But what makes the IB more than the sum of its parts are the three core elements – the Extended Essay, Theory of Knowledge and CAS (Creativity, Action, Service). The extended essay is a 4,000-word piece of original research, tackling a specific question devised by the student and supported by a supervisor. Recent research includes the impact of invasive species on sub-Saharan food crops, or to what extent our brains can compensate for hearing loss. Other exam systems have imitated this, but the IB’s original model leads to truly outstanding pieces of work – some at Sevenoaks have led to publication or patents!

Theory of Knowledge remains unique to the IB. More than its imitator – so-called “critical thinking” – “ToK” requires students to think across their subjects, to connect them, and to take one step back from their own perspective. It requires students to unpick their own assumptions, to think with clarity about real and challenging questions, such as the extent to which disagreement sparks knowledge, or how economic and social circumstances prime us to think in certain ways about the world.

And then there is CAS – Creativity, Action, Service – which carries no points but gives students a structured opportunity to allow and reflect upon the flourishing of mind, body and spirit.

The impact of the IB on a school is liberating and motivating. It fosters a shared purpose and common ethos; it brings students and institutions around the world in touch; it validates the belief that there is no limit to intellectual endeavour. Our students prove this daily – they are getting into the world’s top universities, are moving onto employment with relative ease – to the delight of their parents. Employers worldwide know that IB students know a lot, and more, can do things.

via ‘The IB develops the students top universities want’ – Schools – Education – The Independent.

This doesn’t sound anything like what we’re doing in our schools does it?

A friend, who is a veteran teacher in Cincinnati commented on Facebook about his experiences compared to this:

I taught for four years at the largest IB school in the U.S. It’s an incredibly rigorous program that does truly prepare students for the future. We had many students who would return to us at the end of their first year or first semester of college and tell us that college was easy, compared to high school.

Always remember that education begins at home. The program was driven by parents who demanded much of their kids and much of their kids’ teachers.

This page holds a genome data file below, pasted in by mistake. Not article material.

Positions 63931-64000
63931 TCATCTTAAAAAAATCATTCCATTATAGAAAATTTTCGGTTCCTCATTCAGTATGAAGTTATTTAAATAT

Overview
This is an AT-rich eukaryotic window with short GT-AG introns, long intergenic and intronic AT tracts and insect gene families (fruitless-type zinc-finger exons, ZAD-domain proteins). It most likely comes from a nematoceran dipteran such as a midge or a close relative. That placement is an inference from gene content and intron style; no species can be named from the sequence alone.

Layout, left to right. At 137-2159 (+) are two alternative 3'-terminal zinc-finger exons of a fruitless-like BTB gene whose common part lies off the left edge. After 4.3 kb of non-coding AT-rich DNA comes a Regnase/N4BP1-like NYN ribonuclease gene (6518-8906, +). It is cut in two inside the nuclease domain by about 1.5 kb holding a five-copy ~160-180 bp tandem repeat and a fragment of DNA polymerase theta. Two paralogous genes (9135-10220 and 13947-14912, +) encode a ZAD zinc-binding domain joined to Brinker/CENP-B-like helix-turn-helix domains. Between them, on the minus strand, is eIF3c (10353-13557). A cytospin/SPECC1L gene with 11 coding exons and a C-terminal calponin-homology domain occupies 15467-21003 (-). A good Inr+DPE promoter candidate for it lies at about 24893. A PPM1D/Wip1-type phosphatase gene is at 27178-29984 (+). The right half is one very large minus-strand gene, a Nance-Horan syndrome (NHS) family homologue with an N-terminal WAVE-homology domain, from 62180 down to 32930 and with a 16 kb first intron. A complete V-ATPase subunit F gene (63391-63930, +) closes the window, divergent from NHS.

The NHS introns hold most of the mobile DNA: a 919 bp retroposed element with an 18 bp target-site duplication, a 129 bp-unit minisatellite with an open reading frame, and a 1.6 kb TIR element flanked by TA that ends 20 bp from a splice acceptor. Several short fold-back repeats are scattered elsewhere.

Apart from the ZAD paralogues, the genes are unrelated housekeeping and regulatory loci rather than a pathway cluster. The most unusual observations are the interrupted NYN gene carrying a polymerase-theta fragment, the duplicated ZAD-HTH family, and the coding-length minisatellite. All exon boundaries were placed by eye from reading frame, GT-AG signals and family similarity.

I’ll never forget that the first TWO times I got into trouble with my administrator, it was for the same offense: I wasn’t assigning enough homework, and parents were complaining about it.

Compare that to where I teach now. I don’t really assign homework. Why? Students won’t do it. If they won’t do it, the teacher can’t simply give the student a zero on the assignment and move on. It’s expected that we give a second, third, fifth, and tenth opportunity to complete the work. We’re expected to accept work from students even if the work is WEEKS late. For, you see, failure to accept late work would cause a spike in the number of Ds and Fs for that teacher…which means that the teacher will be called into his/her administrator’s office for a lecture and browbeating…because an increase in the number Ds and Fs will threaten the school’s rating on the Ohio state report card.

Thanks for reading. Now, go find a kid, shut the TV off, and read to them. If we built a coordinated network of neighborhood after school programs, I’m pretty sure that my 84 year old mother, would walk down the street every day and spend an hour reading to kids. A few years ago, she had the Iranian kids who lived on the corner in almost every afternoon to help them with their English. If we build the framework, we can fix the problems- and it won’t take more masters degrees.

And, btw- we need more teachers like David DiCarlo- who weren’t afraid to push students way far outside of their comfort levels and make an A almost impossible to get. Thank you Mr. DiCarlo- again.

Bringing your own technology to school

On Wednesday afternoon I was invited to a discussion at Dayton Public schools about the idea of letting students (primarily grades 7-12) bring their own laptops, tablets, e-readers to school. Dr. Melson, their head of IT led the presentation where I learned that by Dec. 31st all Dayton Public Schools will be completely wired with fiber and wifi. Fast access with lots of scalable bandwidth. The problem is what will they do with it?